Abstract for yeast

Submitted by daniellam on Fri, 11/17/2017 - 01:39

There are two ADE genes (ADE1 and ADE2) in yeast that must both be functional for them to produce adenine properly. When a haploid with a mutation in ADE1 fuses with a haploid with a mutation in ADE2, the two working halves complement each other and form a diploid with both working ADE genes. Complementation can be useful for identifying the ADE mutation of unknown yeast strains. The simple complementation in yeast exemplify a complex mechanism in which two alleles with different functional parts can complement each other to form an important phenotype. MA1 is an ADE1 mutant, MA2 is an ADE1 and ADE2 mutant, MB2 and MB4 are ADE2 mutants. These experiments used yeast as a simple model to show the mechanisms of complementation which are complex and an important part of acquiring phenotypes.

Anguilla rostrata

Submitted by msgordon on Thu, 11/16/2017 - 23:18

Adult members of Anguilla rostrata  spawn in the Sargasso Sea, start out as eggs/pre-leptocephalus larva. They eventually transform into leptocephalus larva and migrate passively on theFlorida and Gulf Stream currents. Next stage is as a glass eel - unpigmented/early onset of pigmentation. Actively migrate on continental shelf and coastal rivers. Begin feeding. Next stage is an elver - 7-8 cm in length, fully pigmented, actively migrate upriver in deep waters. Yellow eel, > 30cm total length, active feeding and growth, intermittent migration bc of weather/water conditions, territorial and nocturnal. Last stage is silver eel, begins down river spawning migration, nocturnal, stops feeding at start of emigration to Sargasso Sea. Glass eels are highly sought after in sushi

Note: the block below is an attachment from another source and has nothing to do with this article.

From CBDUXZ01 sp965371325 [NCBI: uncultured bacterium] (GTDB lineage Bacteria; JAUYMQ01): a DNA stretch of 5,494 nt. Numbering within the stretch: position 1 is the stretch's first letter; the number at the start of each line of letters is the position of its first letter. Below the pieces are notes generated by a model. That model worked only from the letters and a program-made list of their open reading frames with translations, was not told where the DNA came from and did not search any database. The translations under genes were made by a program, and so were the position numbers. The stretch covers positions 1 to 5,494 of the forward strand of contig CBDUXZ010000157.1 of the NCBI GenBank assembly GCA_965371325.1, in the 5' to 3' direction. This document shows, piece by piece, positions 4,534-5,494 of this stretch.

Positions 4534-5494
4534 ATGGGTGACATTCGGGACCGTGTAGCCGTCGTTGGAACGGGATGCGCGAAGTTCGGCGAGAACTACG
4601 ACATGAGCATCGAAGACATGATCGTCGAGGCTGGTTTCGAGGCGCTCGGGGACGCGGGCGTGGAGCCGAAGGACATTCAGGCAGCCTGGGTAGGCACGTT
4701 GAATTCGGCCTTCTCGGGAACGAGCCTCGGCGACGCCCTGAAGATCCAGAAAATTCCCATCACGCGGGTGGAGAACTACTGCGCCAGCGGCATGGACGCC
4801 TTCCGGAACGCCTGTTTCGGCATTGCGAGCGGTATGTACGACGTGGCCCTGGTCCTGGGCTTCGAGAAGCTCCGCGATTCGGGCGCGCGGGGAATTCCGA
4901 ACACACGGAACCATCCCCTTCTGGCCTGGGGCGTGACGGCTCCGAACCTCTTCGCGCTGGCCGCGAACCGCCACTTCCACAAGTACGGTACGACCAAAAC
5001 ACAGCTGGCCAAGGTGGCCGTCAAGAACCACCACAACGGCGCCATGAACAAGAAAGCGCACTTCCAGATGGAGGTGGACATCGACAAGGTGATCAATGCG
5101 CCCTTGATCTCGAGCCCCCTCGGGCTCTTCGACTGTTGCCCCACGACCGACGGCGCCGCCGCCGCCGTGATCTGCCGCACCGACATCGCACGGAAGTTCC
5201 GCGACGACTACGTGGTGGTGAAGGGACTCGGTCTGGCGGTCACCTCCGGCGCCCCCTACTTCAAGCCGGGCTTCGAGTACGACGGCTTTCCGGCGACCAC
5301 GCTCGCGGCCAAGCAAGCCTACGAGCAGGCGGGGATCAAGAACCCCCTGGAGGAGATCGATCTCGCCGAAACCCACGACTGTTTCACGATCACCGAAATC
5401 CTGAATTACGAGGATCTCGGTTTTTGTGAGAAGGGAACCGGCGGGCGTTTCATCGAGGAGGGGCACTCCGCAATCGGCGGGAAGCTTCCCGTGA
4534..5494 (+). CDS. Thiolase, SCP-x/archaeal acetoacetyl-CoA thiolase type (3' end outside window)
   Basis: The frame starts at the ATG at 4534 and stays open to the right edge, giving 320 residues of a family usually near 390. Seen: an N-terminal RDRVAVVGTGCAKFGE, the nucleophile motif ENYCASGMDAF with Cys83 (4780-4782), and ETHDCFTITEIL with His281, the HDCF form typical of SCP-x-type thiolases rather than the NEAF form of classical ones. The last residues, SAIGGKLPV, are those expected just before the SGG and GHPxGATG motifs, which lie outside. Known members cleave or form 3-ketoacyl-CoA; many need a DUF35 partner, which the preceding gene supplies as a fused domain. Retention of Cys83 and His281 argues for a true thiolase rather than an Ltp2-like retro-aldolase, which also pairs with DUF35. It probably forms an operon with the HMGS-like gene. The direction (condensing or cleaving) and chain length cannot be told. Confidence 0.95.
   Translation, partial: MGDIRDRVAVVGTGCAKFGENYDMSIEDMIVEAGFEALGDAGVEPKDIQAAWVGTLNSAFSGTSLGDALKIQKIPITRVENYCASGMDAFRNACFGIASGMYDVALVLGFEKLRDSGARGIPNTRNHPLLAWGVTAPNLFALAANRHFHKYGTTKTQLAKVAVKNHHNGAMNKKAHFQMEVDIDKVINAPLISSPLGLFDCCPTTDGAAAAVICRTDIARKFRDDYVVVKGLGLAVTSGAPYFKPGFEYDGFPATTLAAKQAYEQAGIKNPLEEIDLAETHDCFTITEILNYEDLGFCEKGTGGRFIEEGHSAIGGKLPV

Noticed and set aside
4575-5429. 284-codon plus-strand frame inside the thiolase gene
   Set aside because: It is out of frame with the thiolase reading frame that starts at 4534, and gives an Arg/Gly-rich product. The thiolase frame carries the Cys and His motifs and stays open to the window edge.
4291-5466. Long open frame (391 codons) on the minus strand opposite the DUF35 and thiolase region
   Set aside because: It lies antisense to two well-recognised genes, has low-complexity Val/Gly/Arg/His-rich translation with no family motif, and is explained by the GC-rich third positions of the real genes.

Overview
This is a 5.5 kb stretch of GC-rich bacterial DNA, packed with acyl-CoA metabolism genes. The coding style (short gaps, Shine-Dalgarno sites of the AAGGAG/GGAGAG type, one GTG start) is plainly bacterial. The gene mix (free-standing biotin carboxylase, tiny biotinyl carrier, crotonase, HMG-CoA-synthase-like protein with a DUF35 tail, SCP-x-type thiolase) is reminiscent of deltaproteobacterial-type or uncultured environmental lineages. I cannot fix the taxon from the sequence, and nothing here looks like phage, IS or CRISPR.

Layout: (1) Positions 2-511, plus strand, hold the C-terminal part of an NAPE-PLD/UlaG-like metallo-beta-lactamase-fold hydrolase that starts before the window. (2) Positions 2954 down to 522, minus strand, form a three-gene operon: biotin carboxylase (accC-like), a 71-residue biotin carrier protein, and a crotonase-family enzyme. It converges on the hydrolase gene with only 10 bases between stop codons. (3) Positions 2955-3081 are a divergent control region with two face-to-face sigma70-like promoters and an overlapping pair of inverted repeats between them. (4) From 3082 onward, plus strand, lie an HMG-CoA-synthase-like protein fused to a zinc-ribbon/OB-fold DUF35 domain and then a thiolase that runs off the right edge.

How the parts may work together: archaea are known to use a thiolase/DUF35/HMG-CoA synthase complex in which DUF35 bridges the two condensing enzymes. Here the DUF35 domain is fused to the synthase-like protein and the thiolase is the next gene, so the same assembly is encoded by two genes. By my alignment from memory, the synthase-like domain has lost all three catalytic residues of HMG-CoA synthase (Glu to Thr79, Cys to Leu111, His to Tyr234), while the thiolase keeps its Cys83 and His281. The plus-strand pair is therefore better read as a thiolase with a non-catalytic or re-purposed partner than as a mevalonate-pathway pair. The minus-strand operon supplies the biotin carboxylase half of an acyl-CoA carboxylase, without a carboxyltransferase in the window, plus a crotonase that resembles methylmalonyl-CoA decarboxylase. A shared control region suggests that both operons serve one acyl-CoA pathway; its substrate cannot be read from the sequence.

Lab 1 Discussion Perfect paragraph

Submitted by briangriffin on Thu, 11/16/2017 - 20:57

            In this lab we extracted and purified DNA using the methods explained earlier. The extractions were successful in that the DNA was removed from the tissue and cells of Arabidopsis and isolated from the other macromolecules in the leaves. This was evident by the pellet at the bottom of our centrifuge tube. This pellet then dissolved in T10E1  which means that the pellet was in fact made of nucleic acids. My pellet did not fully dissolve in the T10E1 with the specified amount, I added extra T10E1 to finish dissolving the pellet. The pellet not fully dissolving could have been due to the fact that I had too high of a concentration of nucleic acids for the original 50 µL of T10E1 to dissolve, so with a better ratio of T10E1 to nucleic acids, the pellet was able to dissolve fully. 

Multiple Alignment analysis

Submitted by briangriffin on Thu, 11/16/2017 - 20:50
The multiple alignment allows for you to align multiple sequences at once, while the pairwise align only can align two sequences at one time.The sequence "DFLDSGLENFRAALEKN" that is unique to humans is probably an insertion in the homo sapien lineage after the divergence from chimps. This is probable because everything from fish to chimps do not contain this fragment in the foxp2 gene so its likely that this one lineage has an insertion rather than all the other lineages having a deletion. Also I know that foxp2 is believed to be involved with the evolution of language in humans so it makes more for this unique fragment to be unique in humans.